I am a fundamentally lazy person…
Or maybe I just never learned how to work hard. Whatever the reason, I was never very good at sticking to things, putting in consistent effort, and really trying.
This is not to say that I was a slacker. I did all my homework, got good grades, did everything I was supposed to do but nothing and I mean nothing more. I got really good at doing just enough to skate by. In fact, I got so good at this that I forgot what it felt like for a while to give something my all and really try.
It’s weird because we live in a country that supposedly praises hard work, loyalty, and dedication, but at the same time there’s a stigma against those who try especially hard. They even have their own ~insult~ name: “try-hards”. Nobody wants to be the try-hard in class that everybody hates. So, I learned not to try. I would go so far as to say that school taught me not to try, but that’s a conversation for another day.
Now this post isn’t about the nitty, gritty details of how to actually make the shift, as you all know my answer to that is “tiny, little, baby steps”. Instead, I want to focus on motivation, mindset, and how to make that shift at a lifestyle level.
For me there were two main shifts.
Overcome fear of “trying”
I only just realized this, but after years of not trying, I was genuinely afraid of trying hard. This might seem stupid, but not trying is so safe. If you don’t try and you don’t succeed, it’s fine because, well, you didn’t even try in the first place. But if you try and don’t succeed, well then you really failed. So I guess, in some way fear of trying is related to fear of failure, something I think we all struggle with, and something I still am still working on to this day. (Side note: check out this site for an inspiring and entertaining series on facing rejection).
Now, I’m not an expert and I’m sure there are a million and two ways to overcome a fear of “trying”, but here’s what worked for me. Start small. Yeah, yeah I know you’re sick of hearing me say it, but guess what, I’m going to keep saying it because it really works. Start small and just try. Start trying. I love preparation and planning but you can only do so much of that before it’s time to take action. For me, I chose to start with exercise. Because yes, my fear of trying even extended to exercise and sports. If you never shoot, you can’t miss right? Wrong, you miss all of them. So what would happen if for just, I don’t know, two minutes I tried as hard as I could? Just two minutes. Two minutes of running as fast as I could or doing as many push-ups as I could. And what do you know, just like that, trying hard became addicting. Because as scary as it is to give something your all knowing you might fail, there’s a special satisfaction that comes from putting in every last ounce of effort you have into something, regardless of whether or not you succeeded or not. You tried your best. You put everything on the table. You have no regrets. Because even when you do fail, it’s just another step along the way, and you can try again.
I think it also helped me a lot to try in an adjacent field to where the most fear lived(school). For the most part, nobody would be mad at me or even care at all if I tried hard while planking or squatting or running. In fact, I could usually hide that I was trying hard if I really wanted to. But then comes the next phase, how to stop caring what other people think about you (so you can try hard whenever, wherever, and however you like). I think this subject probably also deserves it’s own post entirely, but here’s what I try to remember. When I know who I really am and what I really want and what I really care about, then it’s much easier to ignore the pressure of others. The more I connected with myself and became confident in myself, the less I care about what others thought. I’m still working on this today and I only mention it here because I think it’s an important part of overcoming a fear of trying. But now, on to shift 2.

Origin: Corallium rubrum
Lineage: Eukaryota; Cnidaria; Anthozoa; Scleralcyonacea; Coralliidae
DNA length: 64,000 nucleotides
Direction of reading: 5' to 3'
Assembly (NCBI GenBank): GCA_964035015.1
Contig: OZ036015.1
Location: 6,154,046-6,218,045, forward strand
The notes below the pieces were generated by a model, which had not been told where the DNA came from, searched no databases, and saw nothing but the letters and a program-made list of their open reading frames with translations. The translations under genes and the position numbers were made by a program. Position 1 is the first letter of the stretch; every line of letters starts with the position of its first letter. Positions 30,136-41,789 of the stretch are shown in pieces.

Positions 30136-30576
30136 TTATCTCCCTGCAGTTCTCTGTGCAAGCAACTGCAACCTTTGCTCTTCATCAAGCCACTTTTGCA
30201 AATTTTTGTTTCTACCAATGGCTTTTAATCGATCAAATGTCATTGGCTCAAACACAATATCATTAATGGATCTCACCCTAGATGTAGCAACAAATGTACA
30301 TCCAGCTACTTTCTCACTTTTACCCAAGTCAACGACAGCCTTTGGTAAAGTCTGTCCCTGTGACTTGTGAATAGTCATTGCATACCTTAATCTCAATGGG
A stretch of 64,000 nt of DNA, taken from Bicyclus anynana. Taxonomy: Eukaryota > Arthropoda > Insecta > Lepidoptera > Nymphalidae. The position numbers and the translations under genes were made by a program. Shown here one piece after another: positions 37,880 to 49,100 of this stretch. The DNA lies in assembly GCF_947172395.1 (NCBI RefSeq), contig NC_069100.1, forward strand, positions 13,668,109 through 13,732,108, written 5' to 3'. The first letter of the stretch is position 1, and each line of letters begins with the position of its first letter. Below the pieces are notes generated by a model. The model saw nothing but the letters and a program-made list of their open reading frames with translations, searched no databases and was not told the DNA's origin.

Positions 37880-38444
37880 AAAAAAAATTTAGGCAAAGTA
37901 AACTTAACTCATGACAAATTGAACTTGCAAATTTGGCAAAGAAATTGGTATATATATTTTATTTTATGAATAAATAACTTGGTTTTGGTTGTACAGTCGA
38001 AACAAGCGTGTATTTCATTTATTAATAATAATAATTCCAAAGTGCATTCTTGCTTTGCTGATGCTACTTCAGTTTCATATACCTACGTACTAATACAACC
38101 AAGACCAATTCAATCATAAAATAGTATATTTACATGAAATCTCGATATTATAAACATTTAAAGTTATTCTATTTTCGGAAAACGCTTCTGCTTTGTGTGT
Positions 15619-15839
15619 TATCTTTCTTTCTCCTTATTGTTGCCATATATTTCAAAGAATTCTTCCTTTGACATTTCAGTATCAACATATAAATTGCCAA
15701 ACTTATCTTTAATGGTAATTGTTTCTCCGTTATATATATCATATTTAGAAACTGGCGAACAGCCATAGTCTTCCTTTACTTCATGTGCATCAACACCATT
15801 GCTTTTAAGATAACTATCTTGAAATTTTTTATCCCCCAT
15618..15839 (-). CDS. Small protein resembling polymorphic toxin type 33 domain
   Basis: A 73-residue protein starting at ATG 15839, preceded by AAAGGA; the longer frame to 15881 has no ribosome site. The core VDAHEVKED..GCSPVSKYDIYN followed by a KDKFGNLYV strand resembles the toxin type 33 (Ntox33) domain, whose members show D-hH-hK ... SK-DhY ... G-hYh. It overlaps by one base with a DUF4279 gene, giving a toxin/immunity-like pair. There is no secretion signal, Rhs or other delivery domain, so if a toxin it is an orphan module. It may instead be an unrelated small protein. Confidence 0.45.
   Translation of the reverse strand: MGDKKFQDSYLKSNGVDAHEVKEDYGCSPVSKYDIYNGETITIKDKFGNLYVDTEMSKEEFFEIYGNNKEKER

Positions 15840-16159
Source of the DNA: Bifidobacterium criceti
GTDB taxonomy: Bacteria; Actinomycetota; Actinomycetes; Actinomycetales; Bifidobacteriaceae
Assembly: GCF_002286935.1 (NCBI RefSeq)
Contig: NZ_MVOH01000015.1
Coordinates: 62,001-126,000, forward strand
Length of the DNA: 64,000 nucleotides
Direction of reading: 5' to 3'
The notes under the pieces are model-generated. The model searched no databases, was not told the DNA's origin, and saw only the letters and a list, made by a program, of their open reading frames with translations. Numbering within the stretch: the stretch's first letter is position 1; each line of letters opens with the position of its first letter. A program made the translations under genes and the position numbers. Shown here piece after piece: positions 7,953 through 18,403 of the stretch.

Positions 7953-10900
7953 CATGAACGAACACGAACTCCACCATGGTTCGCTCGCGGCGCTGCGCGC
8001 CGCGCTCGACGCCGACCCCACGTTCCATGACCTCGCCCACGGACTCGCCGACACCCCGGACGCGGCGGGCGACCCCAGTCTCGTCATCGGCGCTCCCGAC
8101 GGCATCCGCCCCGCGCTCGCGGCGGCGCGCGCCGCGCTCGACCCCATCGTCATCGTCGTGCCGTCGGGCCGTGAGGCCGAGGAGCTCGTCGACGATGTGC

Find your “why”
Every single productivity guru or lifestyle coach will mention this step, but sometimes things actually do just get popular because they work. Finding reasons that matter to you is important because only you can make yourself try. And if you’re going to be able to do that properly and consistently, you’re going to need some pretty strong “why”s backing you up.
For some students, getting good grades is motivation enough. These people do well in traditional school systems. For the rest of us, getting good grades might play some role but it’s not enough for us to try as hard as we can. So we need to find better whys. For me, I found that I started doing much better in school when I stopped just thinking about grades. I’m (clearly) interested in personal development so if I framed class time as an opportunity to practice being present and practice my strategies for learning, then I ended up paying attention way better than if I just tried to do what I thought was necessary to succeed in the class. Maybe you have no interest in those things. Maybe you want to learn how to thrive in a system. Life is full of systems and people telling you what to do and if you want, school can be a chance for you to practice navigating that system. The point is, i doesn’t matter what it is, just find your why. You can find a why for a specific class, one day, or maybe if you’re lucky school in whole. Just practice reframing whatever it is you’re working on as an exercise in your why and suddenly you’ll find yourself a lot more invested.
Implementing both of these shifts will take time and many baby steps, but if you, like I did, think that you are just a fundamentally lazy person, maybe you just never learned how to work hard. Try it. You might just surprise yourself. ``